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This paper shows how agricultural productivity shocks can generate large industrial output fluctuations in poor countries, using a static general-equilibrium model with Stone-Geary preferences. A negative shock to agricultural productivity increases food prices, which affects manufacturing output through two channels: (1) meeting subsistence requirements in the face of rising food prices causes poor households to shift consumption away from manufactures; (2) capital and labor move away from manufacturing and into agriculture in response to the food price increase. As a result, manufacturing output decreases in response to the decline in agricultural productivity. This effect is larger the closer is income to the subsistence level. Calibration exercises show that the growth rate of industrial output fluctuates significantly more in poor countries in response to changes in crop yields, a proxy for agricultural productivity. In addition, I test the predictions empirically. I utilize annual manufacturing data and instrument for crop yields using year-to-year changes in rainfall. The results show that a 1% decrease in crop yields induced by shortages in rainfall decreases manufacturing output by 0.38%, capital investment by 1.56%, and employment by 0.20% across 44 developing countries. Overall, crop yield variation (instrumented by rainfall shocks) can explain about 28% of industrial output growth fluctuations in developing countries.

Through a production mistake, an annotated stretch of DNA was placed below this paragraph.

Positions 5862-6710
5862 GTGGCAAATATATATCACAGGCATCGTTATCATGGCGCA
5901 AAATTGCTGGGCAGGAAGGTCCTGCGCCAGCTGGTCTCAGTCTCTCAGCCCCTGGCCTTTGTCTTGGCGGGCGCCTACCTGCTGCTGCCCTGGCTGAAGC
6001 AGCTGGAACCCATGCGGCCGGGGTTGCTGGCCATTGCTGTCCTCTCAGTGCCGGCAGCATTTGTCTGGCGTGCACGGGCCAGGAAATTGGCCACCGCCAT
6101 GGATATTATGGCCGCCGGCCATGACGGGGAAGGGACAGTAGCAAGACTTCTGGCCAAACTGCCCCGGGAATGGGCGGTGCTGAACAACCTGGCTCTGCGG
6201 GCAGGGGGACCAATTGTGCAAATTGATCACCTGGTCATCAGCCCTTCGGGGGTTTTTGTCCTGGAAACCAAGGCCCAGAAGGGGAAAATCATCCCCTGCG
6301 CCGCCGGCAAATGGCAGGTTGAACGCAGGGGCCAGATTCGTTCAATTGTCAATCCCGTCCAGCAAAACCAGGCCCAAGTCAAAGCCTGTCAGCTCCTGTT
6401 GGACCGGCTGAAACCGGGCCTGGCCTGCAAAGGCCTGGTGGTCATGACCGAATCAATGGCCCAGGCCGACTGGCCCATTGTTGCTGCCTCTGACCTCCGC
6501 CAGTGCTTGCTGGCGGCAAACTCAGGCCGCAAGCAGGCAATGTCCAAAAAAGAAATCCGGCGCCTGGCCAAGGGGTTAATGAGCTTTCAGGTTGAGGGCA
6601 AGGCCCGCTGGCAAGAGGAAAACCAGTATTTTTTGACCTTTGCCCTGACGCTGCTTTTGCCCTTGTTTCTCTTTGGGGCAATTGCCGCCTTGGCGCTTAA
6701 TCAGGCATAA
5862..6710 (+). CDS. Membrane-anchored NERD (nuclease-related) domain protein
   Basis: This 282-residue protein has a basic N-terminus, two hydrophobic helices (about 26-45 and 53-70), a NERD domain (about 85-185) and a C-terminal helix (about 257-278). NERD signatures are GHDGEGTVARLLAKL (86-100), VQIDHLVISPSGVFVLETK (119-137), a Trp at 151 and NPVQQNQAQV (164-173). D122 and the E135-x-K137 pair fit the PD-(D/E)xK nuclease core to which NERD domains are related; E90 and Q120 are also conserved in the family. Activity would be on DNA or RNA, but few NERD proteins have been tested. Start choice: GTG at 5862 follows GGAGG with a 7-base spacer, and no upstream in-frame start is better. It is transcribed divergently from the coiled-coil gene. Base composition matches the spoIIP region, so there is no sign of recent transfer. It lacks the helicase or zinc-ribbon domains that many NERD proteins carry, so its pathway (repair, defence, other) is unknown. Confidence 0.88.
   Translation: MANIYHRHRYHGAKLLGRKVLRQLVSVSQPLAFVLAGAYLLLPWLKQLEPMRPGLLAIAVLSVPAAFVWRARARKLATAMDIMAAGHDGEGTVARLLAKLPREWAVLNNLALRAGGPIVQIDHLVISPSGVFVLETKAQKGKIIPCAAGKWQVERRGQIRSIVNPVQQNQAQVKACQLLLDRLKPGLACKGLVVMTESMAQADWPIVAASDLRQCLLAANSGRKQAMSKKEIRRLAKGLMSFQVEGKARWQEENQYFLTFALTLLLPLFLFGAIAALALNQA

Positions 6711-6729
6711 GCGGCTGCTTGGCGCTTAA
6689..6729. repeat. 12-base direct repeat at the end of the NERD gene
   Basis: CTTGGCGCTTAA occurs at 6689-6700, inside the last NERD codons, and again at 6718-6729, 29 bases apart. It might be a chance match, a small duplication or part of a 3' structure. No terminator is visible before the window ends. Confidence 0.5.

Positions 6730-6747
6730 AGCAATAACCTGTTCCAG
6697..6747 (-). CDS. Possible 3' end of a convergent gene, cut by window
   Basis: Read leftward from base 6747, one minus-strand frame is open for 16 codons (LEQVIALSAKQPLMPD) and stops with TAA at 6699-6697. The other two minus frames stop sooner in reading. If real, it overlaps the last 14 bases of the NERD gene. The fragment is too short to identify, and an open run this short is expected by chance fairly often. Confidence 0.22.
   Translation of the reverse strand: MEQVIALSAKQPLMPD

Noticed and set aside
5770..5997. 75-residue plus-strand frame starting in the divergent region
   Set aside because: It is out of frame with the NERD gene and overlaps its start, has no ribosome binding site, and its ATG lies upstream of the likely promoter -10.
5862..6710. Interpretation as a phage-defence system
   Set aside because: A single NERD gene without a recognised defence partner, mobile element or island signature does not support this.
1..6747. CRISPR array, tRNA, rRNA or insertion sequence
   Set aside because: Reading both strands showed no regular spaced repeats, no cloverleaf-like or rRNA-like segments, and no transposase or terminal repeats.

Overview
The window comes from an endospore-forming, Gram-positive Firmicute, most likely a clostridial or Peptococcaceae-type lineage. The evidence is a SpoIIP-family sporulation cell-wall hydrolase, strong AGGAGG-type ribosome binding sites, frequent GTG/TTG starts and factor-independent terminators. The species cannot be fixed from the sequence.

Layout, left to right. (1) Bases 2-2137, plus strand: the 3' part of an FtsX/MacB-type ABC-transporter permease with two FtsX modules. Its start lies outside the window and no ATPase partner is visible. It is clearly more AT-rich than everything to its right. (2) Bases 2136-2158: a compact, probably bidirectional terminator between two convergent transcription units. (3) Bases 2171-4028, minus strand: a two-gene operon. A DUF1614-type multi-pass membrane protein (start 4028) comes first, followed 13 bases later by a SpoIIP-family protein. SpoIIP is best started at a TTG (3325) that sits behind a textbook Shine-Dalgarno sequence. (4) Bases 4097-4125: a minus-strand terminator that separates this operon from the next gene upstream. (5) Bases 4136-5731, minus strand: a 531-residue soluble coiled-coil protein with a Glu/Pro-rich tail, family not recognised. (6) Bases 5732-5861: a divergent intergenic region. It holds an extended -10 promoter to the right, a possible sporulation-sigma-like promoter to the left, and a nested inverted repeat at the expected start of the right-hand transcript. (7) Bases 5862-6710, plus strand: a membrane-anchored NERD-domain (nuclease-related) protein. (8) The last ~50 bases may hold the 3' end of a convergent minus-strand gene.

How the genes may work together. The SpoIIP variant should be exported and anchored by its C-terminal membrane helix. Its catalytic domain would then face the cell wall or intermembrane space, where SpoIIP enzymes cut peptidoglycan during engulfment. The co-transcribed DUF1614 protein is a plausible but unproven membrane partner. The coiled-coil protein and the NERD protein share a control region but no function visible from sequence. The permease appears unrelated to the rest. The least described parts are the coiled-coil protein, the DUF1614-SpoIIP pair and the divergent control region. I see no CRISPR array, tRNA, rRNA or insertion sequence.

Two-sector general equilibrium models, economic fluctuations, volatility, instrumental variable analysis, agricultural productivity


Agricultural and Resource Economics | Economics

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Creative Commons Attribution-Noncommercial-No Derivative Works 4.0 License
This work is licensed under a Creative Commons Attribution-Noncommercial-No Derivative Works 4.0 License.